Rather than dismiss those who incorrectly consider the US efforts at containing COVID-19 as going well (to some degree) as ignorant Trump voters (given their overwhelming support for him), we ought to attempt to understand their significance in light of Mitropoulos’ work. If neoliberalism is premised upon a political-economic boundary between the demos and a broader class of productive populations, and if pandemic management has functioned through buttressing those differences under Trump’s administration, then for this group the system is indeed working well. To reflect on these exit polls from another angle: 44% of the electorate reported no financial hardship due to the pandemic, and a majority voted for Trump (56%); the other 55% trended more strongly in the other direction. Associating social division or divisiveness with Trumpism is making him take the weight for vast social inequalities produced by neoliberal policy. Pin it on Trumpism and alibi the conditions that enable it.
We don’t want to make too much of exit polling. It does not include the disenfranchised parts of the working classes and those who refuse to participate in electoral politics. It presumes to discern political trends from the unsound premise that political decisions are made from the perspective of the potential legislator-voter. We merely wanted to provide a different look at data that doesn’t indulge in diving auguries of mythological white working-class everyman’s demands or demonize some particular minority group for its perceived atavistic tendencies (while, of course, the fact that white voters as a group play some serious white identity politics is normalized as playing at being a universal legislator).
As critics of Trump have noted, his administration has consistently worked to curb or remove the rights of large parts of the workforce. It might be, though, that some critics were more irked by the spectacular forms of disenfranchisement of voters and the willfully malicious use of detention and deportation. For, if Mitropoulos is correct, the Trump administration’s policy is a particular (though relatively more explicitly white nationalist) implementation of neoliberal ideological and institutional infrastructure. Biden didn’t run as an alternative to the underlying neoliberal policies, but rather as the candidate who would maintain neoliberal policy—to adopt his comments about police violence—in forms more likely to maim rather than kill. California, which overwhelmingly favoured Biden, also passed Proposition 22, which classifies app-based drivers as independent contractors rather than employees—a huge setback for workers’ rights.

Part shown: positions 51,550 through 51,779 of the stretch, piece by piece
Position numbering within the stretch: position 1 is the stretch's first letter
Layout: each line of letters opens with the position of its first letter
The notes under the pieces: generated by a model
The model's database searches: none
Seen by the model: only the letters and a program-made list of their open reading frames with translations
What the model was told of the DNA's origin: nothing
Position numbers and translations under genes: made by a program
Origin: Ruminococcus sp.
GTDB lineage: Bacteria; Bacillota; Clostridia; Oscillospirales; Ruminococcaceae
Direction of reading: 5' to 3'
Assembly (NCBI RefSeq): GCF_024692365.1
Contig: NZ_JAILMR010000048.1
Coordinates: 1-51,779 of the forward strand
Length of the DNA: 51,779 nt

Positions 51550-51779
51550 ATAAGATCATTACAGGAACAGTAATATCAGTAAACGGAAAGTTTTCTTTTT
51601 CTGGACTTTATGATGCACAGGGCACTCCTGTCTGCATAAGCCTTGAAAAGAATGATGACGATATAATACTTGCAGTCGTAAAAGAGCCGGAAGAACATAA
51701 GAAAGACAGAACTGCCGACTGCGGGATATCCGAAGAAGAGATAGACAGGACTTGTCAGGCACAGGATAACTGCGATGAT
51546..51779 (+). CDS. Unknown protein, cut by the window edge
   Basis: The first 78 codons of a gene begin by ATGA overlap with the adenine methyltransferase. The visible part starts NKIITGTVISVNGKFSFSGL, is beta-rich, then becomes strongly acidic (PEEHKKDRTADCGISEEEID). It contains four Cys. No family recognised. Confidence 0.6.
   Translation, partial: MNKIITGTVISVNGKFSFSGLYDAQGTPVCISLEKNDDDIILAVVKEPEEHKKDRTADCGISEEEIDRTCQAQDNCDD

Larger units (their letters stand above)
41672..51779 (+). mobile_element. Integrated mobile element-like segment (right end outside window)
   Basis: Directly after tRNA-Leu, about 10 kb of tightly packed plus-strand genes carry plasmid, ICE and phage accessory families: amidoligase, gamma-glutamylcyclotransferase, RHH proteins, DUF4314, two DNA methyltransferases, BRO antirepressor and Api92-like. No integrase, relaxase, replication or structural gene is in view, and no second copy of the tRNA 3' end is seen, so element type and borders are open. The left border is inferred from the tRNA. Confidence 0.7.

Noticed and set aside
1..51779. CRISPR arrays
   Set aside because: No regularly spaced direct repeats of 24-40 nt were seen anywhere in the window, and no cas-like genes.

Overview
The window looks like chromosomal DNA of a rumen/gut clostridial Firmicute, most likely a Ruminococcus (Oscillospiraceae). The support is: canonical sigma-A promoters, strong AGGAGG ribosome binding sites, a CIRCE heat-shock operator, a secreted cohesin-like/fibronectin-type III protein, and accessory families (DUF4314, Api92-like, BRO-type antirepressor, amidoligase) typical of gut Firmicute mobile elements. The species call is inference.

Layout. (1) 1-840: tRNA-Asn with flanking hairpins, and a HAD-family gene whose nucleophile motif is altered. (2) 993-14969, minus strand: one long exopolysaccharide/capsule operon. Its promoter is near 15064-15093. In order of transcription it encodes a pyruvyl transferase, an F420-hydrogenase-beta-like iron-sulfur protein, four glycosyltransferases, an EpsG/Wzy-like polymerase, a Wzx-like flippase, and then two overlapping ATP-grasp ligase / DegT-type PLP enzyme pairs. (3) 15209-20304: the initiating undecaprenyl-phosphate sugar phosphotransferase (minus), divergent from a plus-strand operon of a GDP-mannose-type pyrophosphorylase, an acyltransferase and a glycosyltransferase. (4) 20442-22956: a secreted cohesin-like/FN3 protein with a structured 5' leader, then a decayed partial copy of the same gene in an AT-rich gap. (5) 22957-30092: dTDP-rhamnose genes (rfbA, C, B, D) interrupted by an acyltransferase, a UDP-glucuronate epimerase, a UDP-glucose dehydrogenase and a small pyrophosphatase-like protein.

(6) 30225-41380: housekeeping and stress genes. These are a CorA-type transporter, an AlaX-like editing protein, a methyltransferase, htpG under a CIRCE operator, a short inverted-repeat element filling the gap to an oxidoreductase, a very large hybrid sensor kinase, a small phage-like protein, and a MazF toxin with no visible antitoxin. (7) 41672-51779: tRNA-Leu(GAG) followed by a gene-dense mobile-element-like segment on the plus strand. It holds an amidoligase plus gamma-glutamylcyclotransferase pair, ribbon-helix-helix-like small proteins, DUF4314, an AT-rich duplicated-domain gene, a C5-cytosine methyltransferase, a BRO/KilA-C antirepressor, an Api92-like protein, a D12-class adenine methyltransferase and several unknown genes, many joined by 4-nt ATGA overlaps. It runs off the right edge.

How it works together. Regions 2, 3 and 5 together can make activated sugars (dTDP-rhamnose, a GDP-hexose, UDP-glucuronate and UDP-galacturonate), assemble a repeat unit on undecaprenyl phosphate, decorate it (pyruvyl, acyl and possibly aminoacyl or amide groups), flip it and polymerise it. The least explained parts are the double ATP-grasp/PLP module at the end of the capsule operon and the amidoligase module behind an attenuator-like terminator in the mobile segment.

We must not allow liberal critics to cordon off, in a kind of ideological cordon sanitaire, only some uses and abuses of neoliberal policy as “Trumpism,” when Biden will presumably work to shore up neoliberal hegemony through the prolonged crisis, supposedly, of COVID-19. The crisis, though, is part of capitalism itself.
If the political power necessary for changing the world is not found “in lifeless virus particles which are utterly indifferent towards the world around them” as we asserted at the end of the last chapter, nor is it found in the US electoral machine or useless political figures like Ruth Bader Ginsburg that are also utterly indifferent to the world, then where is it found and how is it built? Although we have a lot of thoughts on the answer to that question––many of which have been revealed or implicit throughout this project––to even ask it is to also recognize a kind of thinking that needs to break from the capitalist imaginary.